2. Live online concert
Another group I’ve been participating in is a weekly Instagram live house concert hosted by Bahhaj Taherzadeh on his We/or/Me feed. Bahhaj is a musician living in Chicago. He started hosting the concerts to create a space in which community could gather, engage in dialogue, and enjoy uplifting tunes during isolation. The format is 30 minutes of him sharing originals and covers, interspersed with humorous banter about finding ways to navigate through these tough times while remaining hopeful. In the second half of the show another artist—usually a musician—joins him to share a little about their journey, some music, and what they have been learning during the pandemic. I find Bahhaj’s songs incredibly calming, and the hour-long concert gives me permission to chill out, reflect on my day, and be grateful for the gifts that this time of staying close to home and moving slowly has given me. I have also enjoyed being introduced to the artists he’s hosted. The experience has helped me identify things that I value and want to nurture in my own community: humour, play and time to share laughter; gatherings that invite us to rest, rejuvenate and reflect; and spaces where the arts are used as tools that uplift, bring people together, and in which open, creative dialogue is nurtured. It has also been a reminder of how invigorating identifying what we are learning in these challenging times can be.
3. Devotional gatherings
I’ve had two experiences with online devotional gatherings recently: I attended a devotional that some Greek friends organized in Athens, and I hosted my own Zoom devotional. My main takeaway from the Greek devotional was how at home I felt hearing prayers in the language of my childhood. This made me realize how important it is to be able to pray and hear prayers spoken in one’s native tongue at the local level even in a country where this is not one of the official languages. There is a feeling of complete integration and acceptance when diversity is welcomed and celebrated, and one simple way this can happen is by making sure that there is at least one reading/song in the language of everyone present.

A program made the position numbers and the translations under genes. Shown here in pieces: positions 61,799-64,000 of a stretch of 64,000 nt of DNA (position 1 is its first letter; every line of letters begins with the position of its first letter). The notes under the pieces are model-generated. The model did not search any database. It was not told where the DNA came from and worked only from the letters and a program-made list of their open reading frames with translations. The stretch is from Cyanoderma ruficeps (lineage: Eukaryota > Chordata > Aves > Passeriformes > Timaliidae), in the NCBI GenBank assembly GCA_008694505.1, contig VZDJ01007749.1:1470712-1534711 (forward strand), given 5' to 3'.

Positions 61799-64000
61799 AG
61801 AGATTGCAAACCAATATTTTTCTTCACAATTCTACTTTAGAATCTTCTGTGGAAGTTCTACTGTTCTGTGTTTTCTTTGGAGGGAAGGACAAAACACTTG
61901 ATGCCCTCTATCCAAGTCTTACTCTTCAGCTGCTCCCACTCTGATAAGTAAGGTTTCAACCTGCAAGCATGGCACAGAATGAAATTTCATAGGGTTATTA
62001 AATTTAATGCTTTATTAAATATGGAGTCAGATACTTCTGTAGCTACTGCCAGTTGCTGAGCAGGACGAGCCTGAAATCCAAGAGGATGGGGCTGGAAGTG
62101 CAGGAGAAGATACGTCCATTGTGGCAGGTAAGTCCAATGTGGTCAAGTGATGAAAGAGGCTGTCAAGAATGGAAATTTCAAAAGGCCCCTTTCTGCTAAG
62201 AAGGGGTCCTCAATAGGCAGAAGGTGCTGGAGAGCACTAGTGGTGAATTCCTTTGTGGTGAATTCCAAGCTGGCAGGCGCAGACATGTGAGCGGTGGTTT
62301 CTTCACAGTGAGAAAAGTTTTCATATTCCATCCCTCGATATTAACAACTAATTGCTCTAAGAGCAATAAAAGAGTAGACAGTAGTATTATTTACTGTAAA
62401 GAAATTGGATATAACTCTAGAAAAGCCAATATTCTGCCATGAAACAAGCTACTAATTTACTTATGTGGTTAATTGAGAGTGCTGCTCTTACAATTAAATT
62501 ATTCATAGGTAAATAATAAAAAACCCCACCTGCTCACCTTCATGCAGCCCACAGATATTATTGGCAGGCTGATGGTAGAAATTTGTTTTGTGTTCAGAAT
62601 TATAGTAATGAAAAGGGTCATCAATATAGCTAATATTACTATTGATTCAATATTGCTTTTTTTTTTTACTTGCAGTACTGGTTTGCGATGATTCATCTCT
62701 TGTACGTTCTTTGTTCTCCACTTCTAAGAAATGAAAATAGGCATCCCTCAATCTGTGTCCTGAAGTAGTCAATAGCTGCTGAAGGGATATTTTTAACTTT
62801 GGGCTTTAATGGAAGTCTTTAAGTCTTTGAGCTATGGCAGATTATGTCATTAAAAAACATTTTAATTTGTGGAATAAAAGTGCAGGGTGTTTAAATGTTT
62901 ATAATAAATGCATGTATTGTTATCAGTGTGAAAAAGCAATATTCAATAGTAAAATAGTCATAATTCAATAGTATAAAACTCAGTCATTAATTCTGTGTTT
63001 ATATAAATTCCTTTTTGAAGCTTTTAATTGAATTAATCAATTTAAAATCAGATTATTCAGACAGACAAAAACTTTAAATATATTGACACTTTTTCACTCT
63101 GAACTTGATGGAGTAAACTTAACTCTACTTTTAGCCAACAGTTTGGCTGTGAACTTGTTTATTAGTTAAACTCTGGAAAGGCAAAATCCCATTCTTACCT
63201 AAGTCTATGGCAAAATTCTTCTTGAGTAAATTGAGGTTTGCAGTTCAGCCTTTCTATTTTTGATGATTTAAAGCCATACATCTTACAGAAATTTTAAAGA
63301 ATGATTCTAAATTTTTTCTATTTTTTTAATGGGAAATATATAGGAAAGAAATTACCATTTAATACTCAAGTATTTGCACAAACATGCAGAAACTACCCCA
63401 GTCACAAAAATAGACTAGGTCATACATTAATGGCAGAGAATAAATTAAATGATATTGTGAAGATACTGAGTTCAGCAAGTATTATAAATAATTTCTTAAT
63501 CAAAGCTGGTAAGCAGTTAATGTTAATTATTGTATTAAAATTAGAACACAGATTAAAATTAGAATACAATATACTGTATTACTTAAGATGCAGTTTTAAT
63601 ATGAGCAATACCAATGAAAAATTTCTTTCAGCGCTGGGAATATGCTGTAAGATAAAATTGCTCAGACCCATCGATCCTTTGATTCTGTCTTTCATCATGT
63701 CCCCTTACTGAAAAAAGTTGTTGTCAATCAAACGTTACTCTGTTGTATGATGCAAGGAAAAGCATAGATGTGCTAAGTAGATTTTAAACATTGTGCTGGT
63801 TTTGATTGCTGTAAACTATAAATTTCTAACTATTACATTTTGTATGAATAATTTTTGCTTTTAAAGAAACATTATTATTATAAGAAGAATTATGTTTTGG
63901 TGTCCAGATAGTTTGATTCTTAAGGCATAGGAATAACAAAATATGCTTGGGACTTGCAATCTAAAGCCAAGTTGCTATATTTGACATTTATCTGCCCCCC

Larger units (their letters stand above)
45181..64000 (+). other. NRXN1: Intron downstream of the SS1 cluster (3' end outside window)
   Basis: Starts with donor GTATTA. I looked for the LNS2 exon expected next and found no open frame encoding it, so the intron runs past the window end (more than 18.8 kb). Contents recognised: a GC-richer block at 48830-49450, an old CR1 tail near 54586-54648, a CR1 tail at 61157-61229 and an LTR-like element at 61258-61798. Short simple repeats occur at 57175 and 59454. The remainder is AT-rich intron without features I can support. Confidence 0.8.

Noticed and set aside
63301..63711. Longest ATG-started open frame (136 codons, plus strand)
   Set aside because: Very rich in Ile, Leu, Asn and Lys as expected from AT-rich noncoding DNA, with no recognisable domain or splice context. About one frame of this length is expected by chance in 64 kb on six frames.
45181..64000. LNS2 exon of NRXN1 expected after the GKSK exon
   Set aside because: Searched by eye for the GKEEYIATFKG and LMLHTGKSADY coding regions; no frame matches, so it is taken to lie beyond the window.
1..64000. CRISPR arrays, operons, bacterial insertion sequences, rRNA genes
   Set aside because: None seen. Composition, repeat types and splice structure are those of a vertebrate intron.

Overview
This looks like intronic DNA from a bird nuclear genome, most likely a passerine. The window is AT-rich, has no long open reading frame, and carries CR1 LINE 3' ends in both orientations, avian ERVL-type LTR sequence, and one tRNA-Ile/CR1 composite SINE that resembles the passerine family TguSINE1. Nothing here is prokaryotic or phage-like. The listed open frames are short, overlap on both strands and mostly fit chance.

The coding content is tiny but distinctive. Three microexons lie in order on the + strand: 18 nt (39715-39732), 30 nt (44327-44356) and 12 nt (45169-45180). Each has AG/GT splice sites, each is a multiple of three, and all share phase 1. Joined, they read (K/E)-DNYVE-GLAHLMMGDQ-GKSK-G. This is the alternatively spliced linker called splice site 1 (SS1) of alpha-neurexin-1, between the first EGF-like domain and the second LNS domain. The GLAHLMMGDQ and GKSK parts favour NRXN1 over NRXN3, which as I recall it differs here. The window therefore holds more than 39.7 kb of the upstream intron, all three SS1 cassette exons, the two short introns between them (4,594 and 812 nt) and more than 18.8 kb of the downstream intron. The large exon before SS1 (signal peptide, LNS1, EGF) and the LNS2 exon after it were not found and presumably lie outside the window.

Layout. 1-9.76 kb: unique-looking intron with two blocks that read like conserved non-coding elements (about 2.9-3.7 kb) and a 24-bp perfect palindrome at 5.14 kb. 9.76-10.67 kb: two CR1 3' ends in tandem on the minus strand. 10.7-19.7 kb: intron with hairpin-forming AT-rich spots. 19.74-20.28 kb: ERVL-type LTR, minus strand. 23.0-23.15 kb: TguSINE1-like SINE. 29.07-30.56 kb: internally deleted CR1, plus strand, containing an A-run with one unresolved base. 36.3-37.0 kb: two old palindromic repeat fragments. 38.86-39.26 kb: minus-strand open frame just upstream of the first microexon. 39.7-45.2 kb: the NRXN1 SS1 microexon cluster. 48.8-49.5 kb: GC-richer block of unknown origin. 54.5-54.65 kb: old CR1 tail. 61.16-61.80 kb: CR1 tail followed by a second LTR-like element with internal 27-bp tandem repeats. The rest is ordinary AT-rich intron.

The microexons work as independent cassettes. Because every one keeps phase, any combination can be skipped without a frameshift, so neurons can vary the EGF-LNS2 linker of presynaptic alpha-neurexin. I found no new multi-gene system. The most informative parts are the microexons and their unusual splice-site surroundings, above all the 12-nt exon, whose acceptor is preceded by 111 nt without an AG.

The thing that struck me about hosting my own online devotional was that suddenly all my worlds came together in one place. Friends from California, Colorado and my local community joined my Zoom gathering. None of them knew each other, which taught me how essential it is for me as hostess to find ways to create a laid-back atmosphere in which people feel comfortable sharing with each other. Three of the women at my devotional gathering had sons that were all the same age, so I took the time to point this out. I also shared a little bit about each person present with the group, which increased the level of intimacy immediately. While I know all of this is much more challenging online than off, I think the opportunity that hosting online devotionals gave me to practice how to make people feel at ease in a foreign situation with strangers is one that can only improve the atmosphere in my local community when I am again able to host in-person gatherings.
There are so many ways that we are engaging online right now. Each of them no doubt present an endless number of lessons and insights that we could apply to our local community activities. I hope that some of my personal reflections above stimulate ideas for ways in which your online activities could enrich your local activities as well. If they do I would love it if you would take a moment to share your reflections in the comments section below this post!
Ariana Salvo was born in the United States, and spent sixteen years of her childhood on the Mediterranean island of Cyprus. She moved to Prince Edward Island to do her master’s degree in Island Studies, fell in love with the tightly knit community, and has never left. When not writing, she can be found exploring art at galleries around the world, flower farming, traveling to remote islands, hiking and taking photos of the wild natural landscapes of Canada’s eastern shore, teaching English to international students and reading historical fiction with a good cup of tea.